We like to share “go-to” designs that give you a starting place for your scrapbook page design. The best “go-tos” are arrangements that ensure there’s a spot for key page parts in a design that has balance and appeal.
The “piecework” design is one that’s a little like a pieced quilt, with blocks of various sizes holding key pieces and filling all or part of the canvas. It’s a great starting point when you’ve got a few photos of differing sizes and orientations because you can place them and then build around.
There’s a whole class on this design over in the Get It Scrapped Membership (Scrapbook Coach #3 Piecework), and our team members are giving you a look at how they’ve used those lessons to make their own pieced pages.
Shanna Hystad says, “This page is about being so excited for spring that we went on a family bike ride on one of the first sunny days. As you can see from the photos, there was still snow all around and it was very cold.”
“I pieced my blocks in two columns. I don’t use this design often but what a great way to use up scraps of paper.”
Lynnette Wilkins says, “This page documents a trip to Arches National Park, and our hike to Delicate Arch.”
“I pieced my blocks in three columns with white space as my guide. Setting my photos in columns and then filling in with paper pieces made the design process simple, and the page came together really quickly.”
“This is a foundation I would use over and over because there are so many ways to customize it. It works with many or few photos, a little or a lot of embellishment – so many variations you could do using this one foundation.”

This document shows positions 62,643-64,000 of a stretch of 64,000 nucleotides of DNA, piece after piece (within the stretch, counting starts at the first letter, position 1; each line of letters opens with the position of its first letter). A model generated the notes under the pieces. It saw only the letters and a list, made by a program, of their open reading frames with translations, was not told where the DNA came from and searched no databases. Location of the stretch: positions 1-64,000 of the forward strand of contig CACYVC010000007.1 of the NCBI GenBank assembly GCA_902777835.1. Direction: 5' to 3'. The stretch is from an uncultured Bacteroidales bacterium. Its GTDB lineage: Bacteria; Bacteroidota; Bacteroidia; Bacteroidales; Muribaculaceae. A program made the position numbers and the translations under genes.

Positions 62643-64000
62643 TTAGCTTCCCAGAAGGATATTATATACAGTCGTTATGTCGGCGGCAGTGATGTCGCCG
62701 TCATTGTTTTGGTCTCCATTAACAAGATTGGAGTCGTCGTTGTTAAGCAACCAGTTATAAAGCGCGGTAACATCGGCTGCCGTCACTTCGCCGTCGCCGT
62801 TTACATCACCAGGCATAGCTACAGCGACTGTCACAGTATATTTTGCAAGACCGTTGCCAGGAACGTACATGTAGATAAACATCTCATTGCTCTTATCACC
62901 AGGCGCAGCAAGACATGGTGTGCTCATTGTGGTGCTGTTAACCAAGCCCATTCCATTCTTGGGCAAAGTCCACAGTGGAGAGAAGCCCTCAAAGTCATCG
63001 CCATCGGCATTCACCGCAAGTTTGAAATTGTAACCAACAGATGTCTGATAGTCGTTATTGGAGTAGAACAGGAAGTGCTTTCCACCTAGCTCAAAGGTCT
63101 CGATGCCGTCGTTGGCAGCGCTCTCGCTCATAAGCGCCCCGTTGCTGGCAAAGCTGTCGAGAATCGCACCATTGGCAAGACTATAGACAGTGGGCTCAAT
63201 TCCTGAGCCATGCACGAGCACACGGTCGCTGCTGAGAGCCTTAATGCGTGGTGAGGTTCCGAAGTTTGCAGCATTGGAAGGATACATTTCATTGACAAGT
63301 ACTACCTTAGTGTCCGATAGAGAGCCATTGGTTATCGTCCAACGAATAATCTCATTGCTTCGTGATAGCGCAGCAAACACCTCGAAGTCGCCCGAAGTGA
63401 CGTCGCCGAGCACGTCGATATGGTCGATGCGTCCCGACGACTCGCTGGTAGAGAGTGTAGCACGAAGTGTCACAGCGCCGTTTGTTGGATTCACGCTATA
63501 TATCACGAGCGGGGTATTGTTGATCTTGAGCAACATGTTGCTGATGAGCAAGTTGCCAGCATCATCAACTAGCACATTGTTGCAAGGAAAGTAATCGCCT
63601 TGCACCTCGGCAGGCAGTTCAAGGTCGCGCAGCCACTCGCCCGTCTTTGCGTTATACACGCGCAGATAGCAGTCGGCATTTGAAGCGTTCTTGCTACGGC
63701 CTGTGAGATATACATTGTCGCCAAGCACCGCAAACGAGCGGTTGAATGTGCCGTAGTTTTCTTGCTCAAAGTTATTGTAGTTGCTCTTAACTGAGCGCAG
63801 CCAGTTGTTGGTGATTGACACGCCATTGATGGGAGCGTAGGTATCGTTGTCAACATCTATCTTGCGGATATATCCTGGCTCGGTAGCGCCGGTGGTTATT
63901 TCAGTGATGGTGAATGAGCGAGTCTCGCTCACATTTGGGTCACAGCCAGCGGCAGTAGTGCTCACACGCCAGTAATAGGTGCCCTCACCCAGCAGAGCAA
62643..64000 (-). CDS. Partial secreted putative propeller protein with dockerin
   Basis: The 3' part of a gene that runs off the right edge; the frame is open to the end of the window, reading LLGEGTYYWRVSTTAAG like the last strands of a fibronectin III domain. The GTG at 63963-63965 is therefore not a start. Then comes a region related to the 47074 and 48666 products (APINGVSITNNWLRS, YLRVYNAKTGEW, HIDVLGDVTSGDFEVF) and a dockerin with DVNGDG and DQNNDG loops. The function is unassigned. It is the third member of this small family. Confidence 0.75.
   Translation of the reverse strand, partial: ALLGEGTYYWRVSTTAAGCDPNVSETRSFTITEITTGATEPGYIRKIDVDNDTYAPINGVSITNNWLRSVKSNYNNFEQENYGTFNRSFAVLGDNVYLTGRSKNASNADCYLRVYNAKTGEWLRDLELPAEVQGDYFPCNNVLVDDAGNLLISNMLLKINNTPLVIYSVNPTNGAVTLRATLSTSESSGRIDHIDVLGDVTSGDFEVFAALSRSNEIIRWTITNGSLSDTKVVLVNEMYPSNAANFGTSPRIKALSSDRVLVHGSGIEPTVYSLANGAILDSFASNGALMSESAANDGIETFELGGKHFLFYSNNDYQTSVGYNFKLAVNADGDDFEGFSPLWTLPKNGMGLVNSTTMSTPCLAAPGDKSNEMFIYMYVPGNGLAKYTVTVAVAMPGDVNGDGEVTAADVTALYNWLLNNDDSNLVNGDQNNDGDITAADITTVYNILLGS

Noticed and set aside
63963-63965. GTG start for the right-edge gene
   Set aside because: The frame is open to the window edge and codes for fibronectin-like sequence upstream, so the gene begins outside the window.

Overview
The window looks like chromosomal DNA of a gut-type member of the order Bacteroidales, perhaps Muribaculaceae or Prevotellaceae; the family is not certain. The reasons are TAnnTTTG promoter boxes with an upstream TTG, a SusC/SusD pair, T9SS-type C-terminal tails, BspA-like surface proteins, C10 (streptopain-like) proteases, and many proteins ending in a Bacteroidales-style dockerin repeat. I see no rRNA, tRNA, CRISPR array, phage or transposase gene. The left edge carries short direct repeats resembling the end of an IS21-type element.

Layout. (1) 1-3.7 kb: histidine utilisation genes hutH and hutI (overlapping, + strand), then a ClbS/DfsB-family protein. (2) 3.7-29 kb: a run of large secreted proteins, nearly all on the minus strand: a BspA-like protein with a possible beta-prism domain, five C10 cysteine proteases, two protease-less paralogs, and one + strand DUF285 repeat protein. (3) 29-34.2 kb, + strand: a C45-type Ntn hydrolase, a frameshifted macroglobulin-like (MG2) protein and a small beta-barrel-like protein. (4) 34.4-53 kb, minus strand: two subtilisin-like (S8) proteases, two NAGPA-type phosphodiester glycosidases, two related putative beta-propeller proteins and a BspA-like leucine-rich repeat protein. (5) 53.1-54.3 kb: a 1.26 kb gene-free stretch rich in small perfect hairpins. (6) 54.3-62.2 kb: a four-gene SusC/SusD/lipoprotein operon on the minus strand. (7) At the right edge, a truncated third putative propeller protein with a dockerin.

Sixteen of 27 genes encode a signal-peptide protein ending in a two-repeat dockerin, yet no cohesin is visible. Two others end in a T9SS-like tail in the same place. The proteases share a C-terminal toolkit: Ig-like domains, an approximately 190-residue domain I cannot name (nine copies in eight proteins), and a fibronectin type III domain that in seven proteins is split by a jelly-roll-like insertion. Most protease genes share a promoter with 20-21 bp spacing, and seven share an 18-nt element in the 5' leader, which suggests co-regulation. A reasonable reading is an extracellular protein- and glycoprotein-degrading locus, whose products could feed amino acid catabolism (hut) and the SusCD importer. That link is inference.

Christy Strickler says, “The story of dying Easter Eggs is one I tell every year.”
“I created my pieced blocks in two columns. The foundation worked well for several reasons:
- It let me show a process (egg dying) from start to finish.
- It came together quickly and feels polished.
- It enabled me use up 6″x6″ paper pads in my stash–those pads make it easy to make a coordinated series of blocks within the columns.”
Kelly Prang says, “I recorded the memory of watching the sunset on our beach getaway on this page.”
“I pieced a block of elements and started by placing my photos and first blocks on either side of a vertical axis: so there are vertical alignments running down the page. With that in place, I didn’t worry about horizontal alignments.”
“This foundation made adding three photos along with small pieces of paper to the page make sense and still feel clean and somewhat graphic. I have not used this foundation before, but I liked the way it turned out and I plan to use it again!”
Sian Fair says, “This is a travel page about a trip to Edinburgh and the choices we made about the things we would do. It was a tourist-y day which suited everyone in the family! The best holidays are pulled together with the help of everyone’s contributions.”
“The pieces here are initially aligned around a vertical axis–just as on Kelly’s page above.”
“I use variations of this approach quite often, although I really need to start adding more photos to my piecework pages because I love how this turned out. I added extra dimension to my background with random black machine stitching to echo the black lines on the patterned paper.”
Dawn Farias says, “This story is about a yearly community service project that my family participates in with our church youth group.”
“Placing elements around a vertical axis to get started is great with photos of different sizes and orientations. I can see myself turning to this foundation often because it creates focus on the photos first and then it’s easy to fill in the other parts compartments of the piecework design once the photos are set.”
Debbie Hodge says, “Here’s one more example of beginning a piecework design by placing photos around a vertical axis. This page is about my friend’s book party and readying, and I used three photos and a screen capture from the Facebook invite.”
“I filled in around the photos with journaling, patterned paper, and title.”